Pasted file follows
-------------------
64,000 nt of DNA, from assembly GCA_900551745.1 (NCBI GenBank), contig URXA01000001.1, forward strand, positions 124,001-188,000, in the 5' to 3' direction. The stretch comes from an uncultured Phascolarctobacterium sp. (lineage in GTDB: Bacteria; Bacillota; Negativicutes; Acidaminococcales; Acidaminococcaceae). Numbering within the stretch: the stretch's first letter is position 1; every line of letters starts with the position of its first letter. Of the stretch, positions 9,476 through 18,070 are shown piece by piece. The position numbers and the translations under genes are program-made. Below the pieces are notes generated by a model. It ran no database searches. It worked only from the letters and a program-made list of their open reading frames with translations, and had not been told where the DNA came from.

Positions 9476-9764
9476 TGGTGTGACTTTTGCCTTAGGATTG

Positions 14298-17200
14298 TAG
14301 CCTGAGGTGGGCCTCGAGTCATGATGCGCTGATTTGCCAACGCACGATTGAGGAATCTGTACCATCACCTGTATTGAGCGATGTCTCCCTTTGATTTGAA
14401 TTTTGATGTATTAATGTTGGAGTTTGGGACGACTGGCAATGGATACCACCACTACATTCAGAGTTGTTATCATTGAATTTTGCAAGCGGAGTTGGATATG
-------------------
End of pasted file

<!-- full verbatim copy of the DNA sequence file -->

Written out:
64,000 nt of DNA, from assembly GCA_900551745.1 (NCBI GenBank), contig URXA01000001.1, forward strand, positions 124,001-188,000, in the 5' to 3' direction. The stretch comes from an uncultured Phascolarctobacterium sp. (lineage in GTDB: Bacteria; Bacillota; Negativicutes; Acidaminococcales; Acidaminococcaceae). Numbering within the stretch: the stretch's first letter is position 1; every line of letters starts with the position of its first letter. Of the stretch, positions 9,476 through 18,070 are shown piece by piece. The position numbers and the translations under genes are program-made. Below the pieces are notes generated by a model. It ran no database searches. It worked only from the letters and a program-made list of their open reading frames with translations, and had not been told where the DNA came from.

Positions 9476-9764
9476 TGGTGTGACTTTTGCCTTAGGATTG

Positions 14298-17200
14298 TAG
14301 CCTGAGGTGGGCCTCGAGTCATGATGCGCTGATTTGCCAACGCACGATTGAGGAATCTGTACCATCACCTGTATTGAGCGATGTCTCCCTTTGATTTGAA
14401 TTTTGATGTATTAATGTTGGAGTTTGGGACGACTGGCAATGGATACCACCACTACATTCAGAGTTGTTATCATTGAATTTTGCAAGCGGAGTTGGATATG